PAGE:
Mathematica Study Examines Teacher Effectiveness in High-Needs Secondary Schools
September 16, 2013 12:00 PM
High-poverty schools across the country struggle to attract effective teachers, particularly in science and math. Teach For America (TFA) and the TNTP Teaching Fellows programs provide an alternative route into the teaching profession for promising candidates without formal training in education. Findings released by Mathematica Policy Research last week indicate that secondary math teachers from both programs are as effective as, and in a few cases, more effective than, other math teachers in the same schools.
Though both programs can help fill teaching shortages, critics often contend that TFA and Teaching Fellows teachers are not as effective as teachers who follow a traditional path into the profession, including college-level coursework and graduate-level education. To help guide policy makers, school districts, and principals concerned about teacher effectiveness in high-need schools, the Institute of Education Sciences (IES) sponsored a large random assignment study of middle and high school math teachers from TFA and the Teaching Fellows programs. The study was conducted by Mathematica.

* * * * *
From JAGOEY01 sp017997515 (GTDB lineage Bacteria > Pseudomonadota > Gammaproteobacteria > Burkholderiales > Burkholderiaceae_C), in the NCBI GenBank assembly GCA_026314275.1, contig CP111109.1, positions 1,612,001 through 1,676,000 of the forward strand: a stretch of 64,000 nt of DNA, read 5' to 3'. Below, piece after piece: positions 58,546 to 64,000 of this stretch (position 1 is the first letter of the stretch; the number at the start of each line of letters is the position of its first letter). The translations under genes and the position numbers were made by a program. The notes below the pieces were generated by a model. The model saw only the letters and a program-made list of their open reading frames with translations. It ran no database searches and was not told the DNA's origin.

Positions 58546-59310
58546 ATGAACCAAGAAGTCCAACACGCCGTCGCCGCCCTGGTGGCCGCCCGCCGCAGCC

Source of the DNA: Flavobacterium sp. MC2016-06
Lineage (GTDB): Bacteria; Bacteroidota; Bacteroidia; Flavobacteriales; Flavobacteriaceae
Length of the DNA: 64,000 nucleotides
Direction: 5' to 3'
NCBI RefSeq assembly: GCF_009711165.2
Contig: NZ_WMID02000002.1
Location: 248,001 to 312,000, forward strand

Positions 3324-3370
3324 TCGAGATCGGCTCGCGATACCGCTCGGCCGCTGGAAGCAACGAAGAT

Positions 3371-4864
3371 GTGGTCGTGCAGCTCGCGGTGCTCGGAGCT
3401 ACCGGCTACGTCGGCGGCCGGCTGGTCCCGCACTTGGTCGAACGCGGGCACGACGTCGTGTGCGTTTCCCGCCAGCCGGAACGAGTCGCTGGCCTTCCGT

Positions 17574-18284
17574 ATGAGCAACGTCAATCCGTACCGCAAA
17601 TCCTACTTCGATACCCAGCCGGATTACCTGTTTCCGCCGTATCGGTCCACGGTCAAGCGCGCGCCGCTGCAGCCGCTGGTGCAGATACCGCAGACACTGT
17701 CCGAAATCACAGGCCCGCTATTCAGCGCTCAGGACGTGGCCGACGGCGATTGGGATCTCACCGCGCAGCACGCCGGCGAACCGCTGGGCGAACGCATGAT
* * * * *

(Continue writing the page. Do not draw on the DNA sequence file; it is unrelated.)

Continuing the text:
A panel presentation of the findings occurred at Mathematica last Thursday in Washington, DC, where the results of the study were presented and discussed. The panel was moderated by Elizabeth Warner, a senior staff member in the National Center for Education Evaluation within the IES. The panel consisted of Melissa Clark, Senior Researcher at Mathematica; Jill Constantine, Vice President and Director of Human Services Research at Mathematica; Vicki Bernstein, Deputy Chief Executive Officer of Human Resources and Talent for the New York City Department of Education; and Grover J. Whitehurst, the Herman and George R. Brown Chair and Director of the Brown Center on Education Policy at the Brooking Institution.